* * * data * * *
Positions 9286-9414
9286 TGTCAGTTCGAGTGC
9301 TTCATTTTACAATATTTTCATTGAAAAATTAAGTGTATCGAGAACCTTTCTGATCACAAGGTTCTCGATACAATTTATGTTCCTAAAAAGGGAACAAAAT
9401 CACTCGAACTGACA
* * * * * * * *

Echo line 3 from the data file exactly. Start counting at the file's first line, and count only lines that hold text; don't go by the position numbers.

9301 TTCATTTTACAATATTTTCATTGAAAAATTAAGTGTATCGAGAACCTTTCTGATCACAAGGTTCTCGATACAATTTATGTTCCTAAAAAGGGAACAAAAT